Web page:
Introduction: BEANIE BAG! the Hat That Transforms Into a Bag!!

We've all had a few times when we can't find our gloves or scarf before heading out the door. Maybe they've fallen out of our pockets or we've just misplaced them.

How many times have we sent the kids to school all bundled up only to have them come home with one glove and no scarf?

Well with this hat bag you'll never go looking again!

It's a hat that turns into a bag large enough to store your gloves, mittens, earmuffs & a scarf!  

Take you hat off when you get indoors, pull out the bottom and store ALL your winter items inside. 
Then use the draw string to hang your bag on the same hook or hanger where your coat is!  Next time your headed out
everything is ready to go and the bag turns back into a hat in seconds!

A Good idea? I thought so.

Step 1: Simple--SIMPLE Supply List

1 yard of fleece.  This will make two large adult hats.  It also  depends upon individual head measurements and the width of the                                          fleece you purchase, it mostly comes in 60'' widths.  I'll explain more on head measurements in the next step.
Yard stick or ruler
1 yard of cording (approximately)
5 inches more or less of  trim, webbing, elastic, braiding (almost anything will do) this is for the "pull" loop in the bottom of the bag.
Machine & matching thread.
Scrap of thin weight fabric for casing, you can use the fleece but it makes the tossel bulkier.                            

Step 2: Getting the Measurements.

First take your head measurement at the widest part of the head usually above the eyebrow.  
Wrap a measuring tape around your head and where the end meets the tape that is your measurement in inches.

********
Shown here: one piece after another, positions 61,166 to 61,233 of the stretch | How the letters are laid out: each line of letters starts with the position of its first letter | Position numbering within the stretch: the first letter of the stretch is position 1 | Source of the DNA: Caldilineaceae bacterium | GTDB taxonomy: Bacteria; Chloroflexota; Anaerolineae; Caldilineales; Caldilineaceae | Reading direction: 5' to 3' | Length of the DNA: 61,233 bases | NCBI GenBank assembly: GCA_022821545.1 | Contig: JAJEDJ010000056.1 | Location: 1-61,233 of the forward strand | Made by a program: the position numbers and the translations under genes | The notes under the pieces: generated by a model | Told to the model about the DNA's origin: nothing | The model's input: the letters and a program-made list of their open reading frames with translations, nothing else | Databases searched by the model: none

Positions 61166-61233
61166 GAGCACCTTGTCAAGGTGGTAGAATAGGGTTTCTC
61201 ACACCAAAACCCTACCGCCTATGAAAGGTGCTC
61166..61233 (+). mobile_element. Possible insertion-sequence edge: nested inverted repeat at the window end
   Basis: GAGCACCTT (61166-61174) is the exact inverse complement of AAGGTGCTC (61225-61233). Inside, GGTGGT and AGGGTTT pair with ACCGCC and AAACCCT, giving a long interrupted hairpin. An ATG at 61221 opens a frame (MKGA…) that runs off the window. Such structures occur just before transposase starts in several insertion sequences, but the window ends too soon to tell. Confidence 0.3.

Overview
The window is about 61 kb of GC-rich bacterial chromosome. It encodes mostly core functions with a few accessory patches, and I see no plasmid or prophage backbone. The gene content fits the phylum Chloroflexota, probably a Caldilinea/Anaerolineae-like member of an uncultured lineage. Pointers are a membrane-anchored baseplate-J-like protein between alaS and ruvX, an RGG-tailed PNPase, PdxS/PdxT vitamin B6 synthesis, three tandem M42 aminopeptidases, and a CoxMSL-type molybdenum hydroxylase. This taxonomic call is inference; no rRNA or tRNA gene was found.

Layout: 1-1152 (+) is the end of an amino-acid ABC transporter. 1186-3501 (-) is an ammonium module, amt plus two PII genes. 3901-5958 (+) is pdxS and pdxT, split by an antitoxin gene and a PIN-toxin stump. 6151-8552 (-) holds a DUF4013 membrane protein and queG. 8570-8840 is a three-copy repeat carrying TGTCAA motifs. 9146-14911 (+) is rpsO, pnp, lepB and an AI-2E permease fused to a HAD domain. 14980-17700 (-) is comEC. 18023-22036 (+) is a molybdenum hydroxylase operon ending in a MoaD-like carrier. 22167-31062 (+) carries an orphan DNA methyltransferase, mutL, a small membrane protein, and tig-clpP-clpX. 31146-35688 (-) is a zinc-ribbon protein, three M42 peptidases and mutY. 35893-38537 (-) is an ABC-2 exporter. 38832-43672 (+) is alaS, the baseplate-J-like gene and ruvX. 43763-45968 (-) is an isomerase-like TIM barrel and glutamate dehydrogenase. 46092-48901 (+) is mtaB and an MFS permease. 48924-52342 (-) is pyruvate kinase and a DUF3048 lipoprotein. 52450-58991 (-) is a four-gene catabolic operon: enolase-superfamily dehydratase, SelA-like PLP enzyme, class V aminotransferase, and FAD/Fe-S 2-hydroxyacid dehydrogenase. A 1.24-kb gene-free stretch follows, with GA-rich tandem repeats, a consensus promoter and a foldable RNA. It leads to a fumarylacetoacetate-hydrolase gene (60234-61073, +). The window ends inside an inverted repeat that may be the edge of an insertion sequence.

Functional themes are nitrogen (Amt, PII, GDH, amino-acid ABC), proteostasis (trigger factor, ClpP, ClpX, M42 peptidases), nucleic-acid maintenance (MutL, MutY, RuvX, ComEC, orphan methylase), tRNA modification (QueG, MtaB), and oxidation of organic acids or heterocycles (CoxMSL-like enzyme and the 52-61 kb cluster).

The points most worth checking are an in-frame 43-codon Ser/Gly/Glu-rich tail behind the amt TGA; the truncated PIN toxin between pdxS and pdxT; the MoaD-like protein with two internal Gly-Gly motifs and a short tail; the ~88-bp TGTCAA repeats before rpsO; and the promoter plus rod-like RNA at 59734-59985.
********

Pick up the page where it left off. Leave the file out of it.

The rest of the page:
My head measures 23 1/2" then I added a 1/2" extra for the seam allowance which equals 24''.  Then since we will be cutting the hat out on the "fold" we divide the measurement in half and cut 12'' out from the fold, see the diagram above.

The length depends on how deep you want the hat to set on your head and the length of the tassel.  My hat measures 30" long.  I then have a nice fluffy tassel and a nice brim/cuff that I can turn up.
After you have made your first hat, it will be easier to adjust measurements for various sizes.

You will be folding your material with the salvage edge running from top to bottom, see the diagram above.  The salvage edge is the semi finished edge when you have the fleece cut off the bolt.

There will be extra material at the top ( 6")  that we will be using later and enough extra along the side to make another hat.

Step 3: Basic Pattern and Information

Listed below is the basic pattern and information needed to begin. (Last Photos)

After your material is cut, mine again is 12'' wide (doubled because it's on the fold) x 30'' long, you will open your cut fabric up so it measures 24'' wide x 36'' long since you only need to buy 1 yard=36''.

Now  fold your material in half so it is measuring 18'' long x 12'' wide.  Basically your folding in half the opposite way from cutting.
Photo one shows the fold.

1) Now measure and mark one inch running along the fold, & sew on this line. Photo 2, 3, & 4.
2) Next you will open up the fleece, laying flat.  You now have the sewn one inch piece creating a 'mountain" in the center
    of your fabric.  Photo 5.
3)  You will push this mountain fold to one side or the other, pin if necessary, and sew a straight stitch along the folded,edge                 which will stitch the mountain down to the fabric making a thick ridge running the entire length of the 48". Photos 6,7,8,& 9                 show various angles of this step.

Step 4: Cutting the Casing

Off one end of your fabric (36'' long side) you are going to cut off a 3'' strip which we will then use later.

Photo 1-- the 3'' cut off the end of the bag
Photo 2- cut a strip of material from any thin weight material you have, approximately 2'' wide and as long as your head measurement, mine is 24''.  You may use the fleece for this step but  it will make your tassel/drawstring area bulkier.

Step 5: Sewing the Casing in Place.

You will need to measure 3'' down on the top of your hat and mark Photo 1.
 Next you will place your casing onto the markings and pin in place. photo 2 & 3.
After you have sewn down both legenths of the casing you will have a tube in which to run your string. Photo 5 & 6.

Step 6: Sewing the Back Seam

With the casing sewn in place, fold fabric in half, making a tube.

Be sure to align the casing & the center mountain/ridge. Photos 1 & 2.